Housing Insecurity and Uncertainty is the New Normal
Sherry Chen, her husband David, and their two young children have lived in a one-bedroom apartment on Dunblane Avenue near Metrotown for four years. Like many immigrant families, Metrotown was the place they first landed. In January 2015 they received informal notice from their landlord that their building had been sold and that the City of Burnaby had approved its rezoning for a massive condo tower. They were being demovicted.
My husband and I knew about the eviction since January of last year but in order to get rent compensation for the demolition, we had to stay until the eviction notice came into effect.
I started to look for new housing last year and I kept looking until December, but I had trouble finding anything affordable. Over that time I saw the rent increase a lot. For a two-bedroom in Metrotown, it was about $1,350, and there were very few available in Metrotown. Then the developer said we could move to another apartment block on the same street. But this apartment (which is owned by the same developer evicting me and demolishing my apartment) will also be demolished within the next one or two years. So my family will face another eviction again very soon. Maybe in another year we will receive another eviction notice. We feel like there is no secure place to live.
Nowadays I know it is difficult for me to afford a new condo. The average price for a new condo in Metrotown is over five hundred thousand dollars. We are a family of four; my husband is a technician, and he is the only wage earner – I can’t work because we have two preschool-aged children. We cannot even afford to pay the deposit, let alone the mortgage payments. A couple years ago, before he was laid off from Telus, my husband and I were making nearly seventy thousand dollars a year. Even with that, the bank would not give us a mortgage for more than $270,000; not enough for a condo. And if we took it, our monthly mortgage payments would be nearly three thousand dollars plus strata fees. Imagine if I paid three thousand dollars a month for a six hundred square-foot condo! It would cut into other costs of children’s clothes, food, and recreation. If I have to choose between eating, or taking children to sports classes – I don’t accept this option.
If this building was not going to be torn down, I would stay here for five or even ten years and have my children grow up here. I like it here because it is very convenient for the people. The library, doctors, bank, grocery store, skytrain, bus loop – everything you want is nearby. Especially for people who don’t have a car it is a very good place to live.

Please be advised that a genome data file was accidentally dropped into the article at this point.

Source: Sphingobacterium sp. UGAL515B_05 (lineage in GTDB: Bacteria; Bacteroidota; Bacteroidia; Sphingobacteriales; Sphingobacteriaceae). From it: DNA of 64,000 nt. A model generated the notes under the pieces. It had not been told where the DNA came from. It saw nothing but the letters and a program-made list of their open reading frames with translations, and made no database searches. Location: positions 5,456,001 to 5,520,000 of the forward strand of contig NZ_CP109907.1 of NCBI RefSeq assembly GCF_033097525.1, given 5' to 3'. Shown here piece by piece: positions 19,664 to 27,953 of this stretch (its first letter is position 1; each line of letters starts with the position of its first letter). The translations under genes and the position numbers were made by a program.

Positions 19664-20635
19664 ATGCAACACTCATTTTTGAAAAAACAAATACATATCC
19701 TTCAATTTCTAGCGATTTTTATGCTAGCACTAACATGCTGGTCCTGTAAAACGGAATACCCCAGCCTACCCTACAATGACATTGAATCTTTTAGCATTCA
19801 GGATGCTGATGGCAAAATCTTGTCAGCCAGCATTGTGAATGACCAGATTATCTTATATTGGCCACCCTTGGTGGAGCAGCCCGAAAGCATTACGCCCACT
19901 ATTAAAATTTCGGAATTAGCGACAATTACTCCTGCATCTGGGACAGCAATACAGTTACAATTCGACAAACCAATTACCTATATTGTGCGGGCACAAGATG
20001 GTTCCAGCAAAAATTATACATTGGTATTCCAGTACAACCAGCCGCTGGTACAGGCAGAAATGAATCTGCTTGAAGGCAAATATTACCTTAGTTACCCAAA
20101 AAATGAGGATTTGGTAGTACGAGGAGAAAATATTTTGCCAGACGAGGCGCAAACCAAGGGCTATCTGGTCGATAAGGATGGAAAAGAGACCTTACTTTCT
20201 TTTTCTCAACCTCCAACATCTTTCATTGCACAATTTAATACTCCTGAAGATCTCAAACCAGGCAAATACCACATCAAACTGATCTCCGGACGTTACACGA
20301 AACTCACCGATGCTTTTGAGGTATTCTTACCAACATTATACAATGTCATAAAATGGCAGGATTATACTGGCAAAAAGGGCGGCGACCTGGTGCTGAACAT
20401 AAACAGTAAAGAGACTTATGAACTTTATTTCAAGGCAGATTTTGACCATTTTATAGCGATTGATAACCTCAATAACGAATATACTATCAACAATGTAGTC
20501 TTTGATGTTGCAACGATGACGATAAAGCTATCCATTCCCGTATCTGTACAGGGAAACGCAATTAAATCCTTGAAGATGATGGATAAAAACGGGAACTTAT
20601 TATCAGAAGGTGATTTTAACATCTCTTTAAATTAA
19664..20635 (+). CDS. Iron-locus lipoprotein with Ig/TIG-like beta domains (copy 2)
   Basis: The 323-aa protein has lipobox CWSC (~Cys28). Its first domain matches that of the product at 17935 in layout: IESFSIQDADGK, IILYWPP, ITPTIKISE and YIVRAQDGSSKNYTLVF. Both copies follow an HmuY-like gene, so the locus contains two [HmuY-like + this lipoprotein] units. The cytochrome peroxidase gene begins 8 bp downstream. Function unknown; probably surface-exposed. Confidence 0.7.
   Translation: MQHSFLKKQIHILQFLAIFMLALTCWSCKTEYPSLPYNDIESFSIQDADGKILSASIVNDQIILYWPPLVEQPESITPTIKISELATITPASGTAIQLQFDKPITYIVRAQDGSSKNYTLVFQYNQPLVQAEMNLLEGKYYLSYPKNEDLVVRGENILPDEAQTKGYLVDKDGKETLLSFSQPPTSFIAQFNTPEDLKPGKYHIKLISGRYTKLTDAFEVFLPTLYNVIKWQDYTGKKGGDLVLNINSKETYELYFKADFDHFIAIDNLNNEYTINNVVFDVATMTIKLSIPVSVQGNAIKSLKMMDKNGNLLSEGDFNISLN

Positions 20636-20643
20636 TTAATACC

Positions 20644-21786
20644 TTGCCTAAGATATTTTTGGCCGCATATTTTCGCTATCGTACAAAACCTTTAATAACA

The threat of eviction is negatively impacting my life. The city needs to do something to build stable housing for regular people like us. I went to apply at a co-op housing building in Burnaby in December. They took my application form with one hundred other applicants. I asked them how long I would have to wait for a place, and they said there is no guarantee of a place. You may wait years. They said you better forget us now.
Another housing association told us that they would not allow us to live in a one-bedroom apartment with our children because it was not enough space for a family of four. But if we cannot find or afford to pay for a three-bedroom apartment, where are we supposed to live? Hundreds of people pile up the application forms and only two or three move out every year. In addition, it is too hard for us to be packed in a small one-bedroom unit. For years I set up two beds for my two preschool aged children to sleep in my living room, but as they keep growing this is not an option. We need an affordable two-bedroom unit.
Our situation is a common one for working families with children. The only rental units in Burnaby were built fifty years ago, and as they are lost to the development of luxury condos I don’t see any living space for local, modest, working-class families who need housing urgently. To find housing security, we will have to leave the Vancouver or Burnaby area and go farther away to Surrey, Abbotsford, or even farther. My life is not stable, or settled down.
Has the City of Burnaby done anything to fund more affordable housing? No. Have they implemented housing policies that require developers to share their profits by building one-to-one replacements of rental units for those that they demolished? No. The City has done nothing but issue permits to let developer evict local renters for more profit. This is true and sad.